Train the Hip Adductors for Powerful Pedalling

Guides

These days it seems like everyone is talking about the core as the keys to a power pedal stroke. One often overlooked but critical component though is hip mobility and the importance of the hip adductors.

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As the Tour heads into the Pyrenees, and many riders’ passion for sprinting has been reinvigorated with Mark Cavendish’s resurgence within the Tour peloton, some are finding that while they are strong most of the day, when it comes to the last few miles, or that one last big climb, their inner thighs are getting tight, cramping, or not allowing you to stand or pedal hard.

This is an incredibly frustrating experience that I’ve had a few times myself, including the last 2 miles of the now defunct Tour of Tucker County, which featured a nice, super long 2.5+ mile climb to finish a grueling 60+ miles of climbing on the day.

The inner thigh and the all-important adductors (inner thigh muscles) group are powerful muscles that serve extremely important roles in your riding- especially for climbing and sprinting.

If you’ve ever had that inner thigh tightness or feeling that you should hold back just a little because your inner thigh was going to cramp, then the Half Kneeling Adductor walkout is a fantastic exercise that, as a part of an intelligently designed strength program, can help you improve your inner thigh mobility, core strength during movement, and hip mobility + stability, as it teaches you how to get length with strength of the adductor group.

The Half Kneeling Adductor Walkout

Important points

  1. One leg straight, with foot on the floor
    The exercise must start with the knee straight and all toes of the outstretched leg on the ground.  For many of us, this position itself will cause us to feel a stretch already, even before getting into the all 4’s position! If that is you, pair this exercise with the SidePlank top Foot Forward Exercise first, for a set of 15-20 seconds each side. That will help fire up your adductors and midsection, allowing you to get more out of this exercise.
  2. Find the right foot position
    Once in the all 4’s position and you’ve found the position for your leg which will allow you to keep the knee straight and foot flat on the ground (for many of us it is far less than the model’s position in the video!), work to find a position for your foot, where your lower back is flat and parallel to the floor.
  3. Find spine-neutral
    This begins the tricky part of the exercise. For many of us, simply getting into a spine-neutral position, with a slight, natural curve in the lower back, but with mild 360 degree abdominal bracing (using the Shielded Breath exercise, but tuned down), may be enough for us to feel a nice stretch in the inner thigh. If that is you, you’ve found your position and your exercise! Hang out in this position for 3-4* 15 seconds, relaxing everything between repetitions.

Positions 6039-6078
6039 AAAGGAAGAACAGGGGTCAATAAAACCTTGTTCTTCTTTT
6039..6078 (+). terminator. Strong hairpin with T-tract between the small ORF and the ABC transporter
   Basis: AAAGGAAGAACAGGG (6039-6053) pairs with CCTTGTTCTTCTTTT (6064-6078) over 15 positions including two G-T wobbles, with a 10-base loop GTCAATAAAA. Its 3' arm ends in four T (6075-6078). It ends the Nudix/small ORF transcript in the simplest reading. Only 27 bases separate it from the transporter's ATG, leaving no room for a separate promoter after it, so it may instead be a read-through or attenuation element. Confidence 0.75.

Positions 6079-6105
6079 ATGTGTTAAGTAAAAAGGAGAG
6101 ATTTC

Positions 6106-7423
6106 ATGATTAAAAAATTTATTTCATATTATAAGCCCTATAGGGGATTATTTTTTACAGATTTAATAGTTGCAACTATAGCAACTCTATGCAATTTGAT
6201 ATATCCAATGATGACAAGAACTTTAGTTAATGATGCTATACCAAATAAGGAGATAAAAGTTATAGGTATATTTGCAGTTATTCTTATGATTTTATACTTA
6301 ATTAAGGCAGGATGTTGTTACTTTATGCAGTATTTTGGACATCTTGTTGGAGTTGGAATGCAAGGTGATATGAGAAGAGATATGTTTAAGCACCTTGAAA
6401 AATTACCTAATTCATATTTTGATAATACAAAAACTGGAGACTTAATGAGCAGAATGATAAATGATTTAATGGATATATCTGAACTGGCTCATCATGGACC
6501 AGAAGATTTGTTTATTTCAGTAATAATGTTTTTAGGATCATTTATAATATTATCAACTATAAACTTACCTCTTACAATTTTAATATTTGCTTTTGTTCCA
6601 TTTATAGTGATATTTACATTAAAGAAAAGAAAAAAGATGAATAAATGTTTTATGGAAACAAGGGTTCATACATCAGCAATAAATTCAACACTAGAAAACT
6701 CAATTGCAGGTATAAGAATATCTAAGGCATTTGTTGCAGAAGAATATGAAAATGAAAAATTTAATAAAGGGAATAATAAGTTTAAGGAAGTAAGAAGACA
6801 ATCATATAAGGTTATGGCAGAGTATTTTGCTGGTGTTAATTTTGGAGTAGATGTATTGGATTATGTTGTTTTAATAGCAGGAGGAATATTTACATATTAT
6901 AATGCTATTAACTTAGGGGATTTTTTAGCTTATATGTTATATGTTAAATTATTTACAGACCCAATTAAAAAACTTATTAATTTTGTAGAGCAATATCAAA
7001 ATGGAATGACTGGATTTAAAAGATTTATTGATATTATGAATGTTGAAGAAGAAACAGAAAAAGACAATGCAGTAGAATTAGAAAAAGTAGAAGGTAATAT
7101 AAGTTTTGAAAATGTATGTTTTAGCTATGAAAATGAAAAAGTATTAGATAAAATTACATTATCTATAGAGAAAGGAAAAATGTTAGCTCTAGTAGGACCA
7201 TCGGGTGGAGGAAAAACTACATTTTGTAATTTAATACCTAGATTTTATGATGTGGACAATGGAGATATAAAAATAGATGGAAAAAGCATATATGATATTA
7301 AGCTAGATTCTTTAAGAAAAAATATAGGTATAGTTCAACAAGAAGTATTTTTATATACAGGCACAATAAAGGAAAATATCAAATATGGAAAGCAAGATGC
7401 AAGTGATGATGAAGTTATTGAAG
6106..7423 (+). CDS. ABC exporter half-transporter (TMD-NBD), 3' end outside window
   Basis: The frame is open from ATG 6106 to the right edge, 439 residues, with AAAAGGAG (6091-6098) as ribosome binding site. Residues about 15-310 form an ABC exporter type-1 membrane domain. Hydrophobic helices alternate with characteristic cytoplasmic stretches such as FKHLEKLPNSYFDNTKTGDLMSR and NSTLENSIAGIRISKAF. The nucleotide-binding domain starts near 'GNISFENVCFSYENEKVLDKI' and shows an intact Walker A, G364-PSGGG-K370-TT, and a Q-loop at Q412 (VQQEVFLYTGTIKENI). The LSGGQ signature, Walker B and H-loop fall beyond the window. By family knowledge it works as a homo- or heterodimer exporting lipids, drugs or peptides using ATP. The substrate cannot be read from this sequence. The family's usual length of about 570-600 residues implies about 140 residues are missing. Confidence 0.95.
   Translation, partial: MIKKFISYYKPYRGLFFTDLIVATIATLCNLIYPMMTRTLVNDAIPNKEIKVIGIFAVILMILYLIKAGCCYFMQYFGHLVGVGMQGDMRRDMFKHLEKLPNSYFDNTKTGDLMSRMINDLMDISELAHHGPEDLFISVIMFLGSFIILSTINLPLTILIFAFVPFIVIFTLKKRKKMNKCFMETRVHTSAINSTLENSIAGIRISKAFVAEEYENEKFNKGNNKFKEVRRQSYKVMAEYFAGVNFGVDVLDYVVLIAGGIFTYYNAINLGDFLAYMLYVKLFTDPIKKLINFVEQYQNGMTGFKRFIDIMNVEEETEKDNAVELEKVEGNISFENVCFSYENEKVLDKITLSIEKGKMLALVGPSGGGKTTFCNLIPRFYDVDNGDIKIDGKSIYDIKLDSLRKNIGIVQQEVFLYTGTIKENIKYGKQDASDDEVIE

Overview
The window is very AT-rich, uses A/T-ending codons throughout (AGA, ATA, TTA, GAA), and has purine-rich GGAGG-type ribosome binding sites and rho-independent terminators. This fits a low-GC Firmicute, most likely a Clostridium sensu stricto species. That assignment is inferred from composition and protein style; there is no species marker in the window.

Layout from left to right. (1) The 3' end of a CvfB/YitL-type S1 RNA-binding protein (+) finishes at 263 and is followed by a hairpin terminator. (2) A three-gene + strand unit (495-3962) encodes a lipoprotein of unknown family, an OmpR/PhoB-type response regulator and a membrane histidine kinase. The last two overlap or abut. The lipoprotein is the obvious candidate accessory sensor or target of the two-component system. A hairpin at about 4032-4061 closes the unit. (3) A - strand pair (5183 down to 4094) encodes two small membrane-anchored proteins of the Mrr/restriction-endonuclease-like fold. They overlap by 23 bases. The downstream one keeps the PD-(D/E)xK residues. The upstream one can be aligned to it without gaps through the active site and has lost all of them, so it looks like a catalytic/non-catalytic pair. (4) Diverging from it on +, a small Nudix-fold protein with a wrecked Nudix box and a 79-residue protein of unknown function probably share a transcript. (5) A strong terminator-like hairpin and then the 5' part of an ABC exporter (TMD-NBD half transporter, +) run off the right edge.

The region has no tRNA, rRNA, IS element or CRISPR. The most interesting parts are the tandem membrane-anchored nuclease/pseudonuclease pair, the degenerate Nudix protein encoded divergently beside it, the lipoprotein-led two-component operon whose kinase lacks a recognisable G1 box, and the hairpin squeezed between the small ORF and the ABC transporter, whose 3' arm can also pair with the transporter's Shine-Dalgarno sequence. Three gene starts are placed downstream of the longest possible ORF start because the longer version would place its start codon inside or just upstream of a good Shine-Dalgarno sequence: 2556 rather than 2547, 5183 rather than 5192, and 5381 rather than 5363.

If you’re ok in this position and don’t feel a gentle stretch yet, continue on!

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All 4’s position (one leg straight) to deep breathing (Bonus, not in the video!)

Finding the position where your hands are directly under your shoulders and you have spine-neutral, take 3-5 deep, slow breaths in through the nose, thinking about filling your mid to lower back with air, hold your breath for 5 seconds, then take a long, slow breath out through your mouth with pursed lips, as if blowing out a candle.

If you feel like this is getting you a nice stretch and helping you feel or move better stop here, and do only this for the next 2 weeks, before moving onto the walking out.

All 4’s position (with one leg straight) to walking

After the breathing, you should feel a bit more limber and loose, allowing you to have an easier time walking the hands out, while moving the hips forward at the same time. Keep the ribs and hips locked together as you move, only taking the hands out as far as you can keep everything moving as one Focus on pushing the outstretched leg’s foot into the ground, and only go until you feel a GENTLE stretch. Return to the starting position and move backwards only as far as you can keep spine neutral.

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Conclusion

The Adductor walkouts can be a great addition to your mid-summer riding strength routine, but only if done properly. Be sure not to rush the exercise, get “more range of motion” or push the limits, as the you’ll lose the focal point of the exercise:

Learning to keep the hips and ribs locked together, while getting length and strength through the adductors in spine-neutral position.

A great way to help you make sure you’re doing this exercise correctly is to record a video of yourself performing the exercise on your smartphone. This is far superior to using a mirror, as looking over to the mirror takes away from your focus on feeling the exercise, and changes the exercise.

Lastly, don’t overdo this (or any) exercise! Start off with 1-2x a week, separated by at least 2 days, in order to allow your body to let you know if it likes this or not. Small, steady progress is our goal, not “mobilizing” and getting more range. Power without control is dangerous, especially to your lower back, if you open up this area without building appropriate strength.

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